Penny Red has a post up about ‘gender fascism’, and this got me thinking. The word ‘fascism’ is used in a number of ways, so although I’m going to develop a different meaning for ‘gender fascism’ to the one she does, that shouldn’t be interpreted as disagreement.
The analysis of fascism and its meaning that is standardly offered by Marxists has tended to go something like this (I don’t know if this is necessarily the right analysis of what happened in Italy and Germany, but it’s what I’ll roll with for now):
In the context of a general crisis of society and the economy (the first world war, the depression) the normal ‘conservatives’ of the government found themselves unable to restore order, in particular, unable to defeat the growing socialist movement that threatened them. There emerged a movement that shared their principal goals – the destruction of socialism, the maintenance of general social and economic structures, the restoration of order and stability on that basis – but which wasn’t held back by their ideas of legality, moderation, or liberalism, which believed in using any means necessary (and indeed visibly rejoiced in doing so). This movement did not develop out of the existing power structure: it developed its own mass base, its own organisations, its own forms. But they were all forms suited to the maintenance of the social and economic status quo (though not the political one, obviously). As a result, this movement, which had emerged outside of the existing power structure, was reluctantly welcomed by that existing power structure (manifested in the support of German president Hindenburg, or the Italian king), who allowed it to take power and use it to solve the problems that this power structure itself had so far been unable to – in particular, allowed it to destroy socialism with massive quantities of violence. Thia movement relied for its most active support on the ‘petite-bourgeoisie’, i.e. those who were neither workers nor big business, but managers, police, small businesses, peasants, etc, i.e. the middle classes who saw socialism as a threat but were more numerous than the real economic powers, the ‘grande-bourgeoisie’. A possibly good modern example is the reactionary forces in Bolivia.
Now, if we take that basic idea, what would ‘gender fascism’ look like? It would require a context where the gender structure was under threat both from general circumstances (e.g. the spread of contraceptives, changing labour patterns) and from a conscious left-wing political movement (namely feminism). In this context there would be very many people who were very unhappy with this threat, but felt unable to do what needed to be done to defeat it, being held back by their commitment to legality, moderation, and liberalism.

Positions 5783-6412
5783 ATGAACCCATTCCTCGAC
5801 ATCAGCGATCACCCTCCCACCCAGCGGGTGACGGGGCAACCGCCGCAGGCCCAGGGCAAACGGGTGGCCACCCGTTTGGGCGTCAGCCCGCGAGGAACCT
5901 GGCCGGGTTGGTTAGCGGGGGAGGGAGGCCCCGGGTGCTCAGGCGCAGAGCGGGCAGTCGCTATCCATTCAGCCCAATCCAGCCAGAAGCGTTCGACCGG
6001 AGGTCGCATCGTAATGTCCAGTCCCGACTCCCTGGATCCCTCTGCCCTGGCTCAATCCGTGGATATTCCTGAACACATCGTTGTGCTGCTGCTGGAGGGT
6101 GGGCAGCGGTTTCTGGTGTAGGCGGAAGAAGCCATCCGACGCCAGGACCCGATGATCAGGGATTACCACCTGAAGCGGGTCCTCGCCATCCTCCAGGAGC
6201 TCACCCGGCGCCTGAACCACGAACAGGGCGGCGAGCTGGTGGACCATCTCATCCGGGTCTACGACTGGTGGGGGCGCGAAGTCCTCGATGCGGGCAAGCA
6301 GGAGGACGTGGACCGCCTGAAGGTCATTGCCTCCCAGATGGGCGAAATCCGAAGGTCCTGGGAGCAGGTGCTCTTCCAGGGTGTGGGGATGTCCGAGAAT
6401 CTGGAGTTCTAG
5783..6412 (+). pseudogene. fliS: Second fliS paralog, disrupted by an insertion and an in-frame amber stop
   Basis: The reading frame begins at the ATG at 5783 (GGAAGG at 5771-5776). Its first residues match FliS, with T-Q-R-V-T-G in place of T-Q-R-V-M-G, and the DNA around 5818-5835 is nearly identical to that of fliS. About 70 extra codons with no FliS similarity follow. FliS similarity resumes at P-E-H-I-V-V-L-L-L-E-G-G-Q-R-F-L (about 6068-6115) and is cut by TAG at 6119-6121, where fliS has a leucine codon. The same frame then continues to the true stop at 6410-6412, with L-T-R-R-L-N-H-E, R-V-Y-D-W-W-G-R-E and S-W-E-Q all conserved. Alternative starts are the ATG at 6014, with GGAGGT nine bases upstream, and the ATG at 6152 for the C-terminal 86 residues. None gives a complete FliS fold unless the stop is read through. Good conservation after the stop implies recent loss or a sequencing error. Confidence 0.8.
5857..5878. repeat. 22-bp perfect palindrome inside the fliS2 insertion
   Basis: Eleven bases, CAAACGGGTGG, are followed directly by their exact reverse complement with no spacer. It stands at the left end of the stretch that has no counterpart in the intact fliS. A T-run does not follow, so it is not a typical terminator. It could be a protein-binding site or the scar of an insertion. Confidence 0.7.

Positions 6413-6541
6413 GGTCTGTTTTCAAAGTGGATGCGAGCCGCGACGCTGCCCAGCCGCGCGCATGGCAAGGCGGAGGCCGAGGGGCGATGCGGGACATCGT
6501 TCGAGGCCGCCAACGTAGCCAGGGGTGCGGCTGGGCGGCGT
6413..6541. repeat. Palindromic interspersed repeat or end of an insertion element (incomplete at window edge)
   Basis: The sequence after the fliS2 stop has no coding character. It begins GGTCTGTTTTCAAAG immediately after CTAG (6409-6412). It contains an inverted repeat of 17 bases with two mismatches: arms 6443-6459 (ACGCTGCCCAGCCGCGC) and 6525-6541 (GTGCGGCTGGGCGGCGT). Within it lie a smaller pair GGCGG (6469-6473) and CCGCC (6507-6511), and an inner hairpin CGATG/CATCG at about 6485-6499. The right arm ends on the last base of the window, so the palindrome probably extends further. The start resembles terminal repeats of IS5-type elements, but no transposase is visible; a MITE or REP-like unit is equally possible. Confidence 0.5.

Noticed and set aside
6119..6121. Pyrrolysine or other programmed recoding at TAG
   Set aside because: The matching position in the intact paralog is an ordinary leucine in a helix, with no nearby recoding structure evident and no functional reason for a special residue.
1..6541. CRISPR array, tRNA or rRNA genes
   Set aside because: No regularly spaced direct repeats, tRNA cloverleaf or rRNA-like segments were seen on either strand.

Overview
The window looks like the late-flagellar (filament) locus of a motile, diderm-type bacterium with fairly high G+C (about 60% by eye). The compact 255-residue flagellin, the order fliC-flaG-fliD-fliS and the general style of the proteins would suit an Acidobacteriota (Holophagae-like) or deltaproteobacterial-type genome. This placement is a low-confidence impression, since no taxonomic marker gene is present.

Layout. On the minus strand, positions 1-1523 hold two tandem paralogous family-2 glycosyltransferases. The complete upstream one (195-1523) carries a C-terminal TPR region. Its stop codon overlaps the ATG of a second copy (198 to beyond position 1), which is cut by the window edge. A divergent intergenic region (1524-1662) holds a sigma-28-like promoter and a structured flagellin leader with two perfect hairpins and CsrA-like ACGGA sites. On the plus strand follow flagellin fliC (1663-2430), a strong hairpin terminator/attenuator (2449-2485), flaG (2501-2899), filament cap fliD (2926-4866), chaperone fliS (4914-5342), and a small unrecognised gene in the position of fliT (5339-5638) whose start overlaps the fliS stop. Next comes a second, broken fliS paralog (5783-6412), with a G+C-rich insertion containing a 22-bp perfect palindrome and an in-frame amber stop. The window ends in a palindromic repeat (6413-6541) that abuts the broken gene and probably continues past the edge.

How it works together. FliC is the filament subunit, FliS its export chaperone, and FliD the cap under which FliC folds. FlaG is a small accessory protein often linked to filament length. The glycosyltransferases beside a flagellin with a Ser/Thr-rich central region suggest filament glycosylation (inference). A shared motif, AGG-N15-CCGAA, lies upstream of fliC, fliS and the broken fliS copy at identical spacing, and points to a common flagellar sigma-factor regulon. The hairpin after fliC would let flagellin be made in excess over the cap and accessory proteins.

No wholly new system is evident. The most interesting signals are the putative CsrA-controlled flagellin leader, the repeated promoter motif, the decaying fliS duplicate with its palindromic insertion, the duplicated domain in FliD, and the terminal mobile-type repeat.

Gender fascism would then be a movement that enlisted the masses in a project of fighting sexual liberation by any means necessary, and which happily and routinely engaged in the most extreme measures to do so. It would have rationally ridiculous but emotionally appealing ideology, quite possibly involving jews, and it would recruit principally among those who see feminism as a threat but are not themselves established family heads – the gender equivalent of the ‘petite-bourgeoisie’, young unmarried men (tell me at what point my ‘lets-make-feminism-look-like-marxism’ thing becomes completely ridiculous).
Given such a description, what springs to mind is Islamism – which, like fascism, is a ‘radical’ movement that develops outside the traditional power structure, yet the goal of which is to crush whatever poses a threat to the status quo. Perhaps the best example is the Taliban, whose name means ‘students’, indicating their origins as young and radical, not old and conservative.
Many on the left have been very sceptical of the description of such movements as ‘fascist’ or ‘islamofascist’, arguing that they don’t have the same class basis or economic role. That may well be true, but it occurs to me that the structure by which fascism emerged (threatening left-wingers, impotent moderates, cowardly centre-left leaders, etc.) could perhaps be replicated on a different plane of power – not economic but sexual. Islamism might be not class-fascist, but nevertheless gender-fascist.
Similarly, the ‘beginnings’ of a potential gender-fascist movement would be present in such things as a male student shooting his female colleagues for being feminists, or the routine murder of LGBTQ people. If these individual acts were to be linked together into any kind of coherent movement – a movement able to attract widespread support for its claims to ‘protect family values’ and ‘restore order’ to our ‘broken society’, that would be gender-fascism.
What sort of predictions would that imply? Well, it would suggest that there might be a tendency for those moderate, mild-mannered conservatives who proclaim the awfulness of gender-blurring, like Joseph Ratzinger, to play the Hindenburg role – while publicly deploring violence of all forms, to objectively support and enable gender-fascism against the ‘greater threat’ of ‘gender-anarchy’. To continue in my favourite activity of unsupported speculations on the future, there might equally be some equivalent to the centre-left social democratic leaders who held back from leading their socialist legions to power, who refrained from equipping the working class to resist and defeat fascism, out of a confidence that the police and government would always protect them. There might be a split between those sections of the feminist movement who insisted on only legal steps, and those who insisted on organising and equipping themselves for self–defense. Or not.